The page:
William Easterly – The White Mans Burden 2 Tragedies:
1.

So many people suffer so much for lack of inexpensive remedies

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Current Thinkers
William Easterly – The White Mans Burden Tragedies: 2. The West spent $2.3 trillion on foreign aid
over the last 50 yrs and still had not managed to get 12-cent medicines to children to prevent half of all malaria deaths. The West spent $2.3 trillion on 3/26/13 and still had

Current Thinkers
William Easterly – The White Mans Burden The West is not stingy, just ineffective.
Planners Searchers Top Down Know answer Bottom Up Do not know answer, but will search to find it Trail and Error

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Current Thinkers
Muhammad Yunas – Banker to the Poor • Everyone is an Entrepreneur; • People want to succeed; • Credit is a fundamental HR; • Empower Women; • ‘Self Managed’ groups as part of
a wider Federation

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Current Thinkers
Amartya Sen – Development as Freedom • Democracy as necessary for growth; • Expression of Capabilities; • Ability to Choose How to Live.

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2. Complexity of Development

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Key factors within Development?
Inequality – ‘Pro-poor’ • Dignity – Universal Declaration of Human Rights ‘All human beings are born free and equal in dignity and rights’ • Partnership – Removing dependency culture; MDG 8; 2 way learning. • Participation – Community Led Total 3/26/13 Sanitation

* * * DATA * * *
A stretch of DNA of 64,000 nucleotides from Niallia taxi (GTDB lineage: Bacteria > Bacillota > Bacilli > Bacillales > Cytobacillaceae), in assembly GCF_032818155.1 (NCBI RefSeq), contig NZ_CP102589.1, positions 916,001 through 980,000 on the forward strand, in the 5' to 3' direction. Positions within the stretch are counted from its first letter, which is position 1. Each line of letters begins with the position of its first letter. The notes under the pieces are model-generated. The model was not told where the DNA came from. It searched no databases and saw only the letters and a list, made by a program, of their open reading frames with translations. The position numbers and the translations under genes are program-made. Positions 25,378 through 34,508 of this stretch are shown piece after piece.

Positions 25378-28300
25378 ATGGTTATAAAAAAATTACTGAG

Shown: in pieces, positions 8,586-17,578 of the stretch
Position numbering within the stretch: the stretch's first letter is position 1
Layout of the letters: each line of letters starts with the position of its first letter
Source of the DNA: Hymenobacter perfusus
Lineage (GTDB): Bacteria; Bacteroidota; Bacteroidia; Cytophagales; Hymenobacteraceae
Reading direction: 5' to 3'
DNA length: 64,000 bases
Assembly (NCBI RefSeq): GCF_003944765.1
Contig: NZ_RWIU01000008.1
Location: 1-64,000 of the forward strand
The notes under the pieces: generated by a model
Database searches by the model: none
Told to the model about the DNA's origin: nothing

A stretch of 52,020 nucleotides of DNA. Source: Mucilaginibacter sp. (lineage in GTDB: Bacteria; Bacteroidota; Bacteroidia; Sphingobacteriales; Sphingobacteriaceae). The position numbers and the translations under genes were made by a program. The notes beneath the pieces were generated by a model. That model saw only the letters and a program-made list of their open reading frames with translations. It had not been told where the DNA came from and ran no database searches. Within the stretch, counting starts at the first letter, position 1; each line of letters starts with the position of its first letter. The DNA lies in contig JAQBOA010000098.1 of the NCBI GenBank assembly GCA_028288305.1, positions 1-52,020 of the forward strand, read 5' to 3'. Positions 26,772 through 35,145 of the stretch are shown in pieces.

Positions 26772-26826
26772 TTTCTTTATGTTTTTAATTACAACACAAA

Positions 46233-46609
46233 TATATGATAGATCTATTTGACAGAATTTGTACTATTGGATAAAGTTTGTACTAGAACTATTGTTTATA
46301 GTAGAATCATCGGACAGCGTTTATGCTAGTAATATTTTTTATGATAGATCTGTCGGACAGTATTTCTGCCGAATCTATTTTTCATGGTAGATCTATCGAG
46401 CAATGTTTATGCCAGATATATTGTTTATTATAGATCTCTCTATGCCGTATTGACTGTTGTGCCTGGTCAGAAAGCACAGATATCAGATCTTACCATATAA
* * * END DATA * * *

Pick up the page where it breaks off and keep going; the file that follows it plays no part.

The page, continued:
Key factors within Development?

• • •

Appropriateness – materials/ scale/ technical level/ culturally and socially beneficial. Sustainability – Balance of: Social, Environment and Economic Drivers. Capacity Building. Finance and Micro-finance Migration and Remittance
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What is the role of Technology?
Not all New Technology is GOOD: Diverts funds from proven technology Have they been tested in their context Do they meet the needs or wants of the community Solutions should empower not disempower

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How is it measured?

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How is it measured?
Gross Domestic Income (GDI) or Gross Domestic Product (GDP)

Defined as the market value of all final goods and services produced within a country in a given period of time Calculated as consumption + government spending + gross investment + (imports exports)

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How is it measured?
Other indicators: • Health (Infant mortality rates, HIV infection rate,
life Expectancy…etc)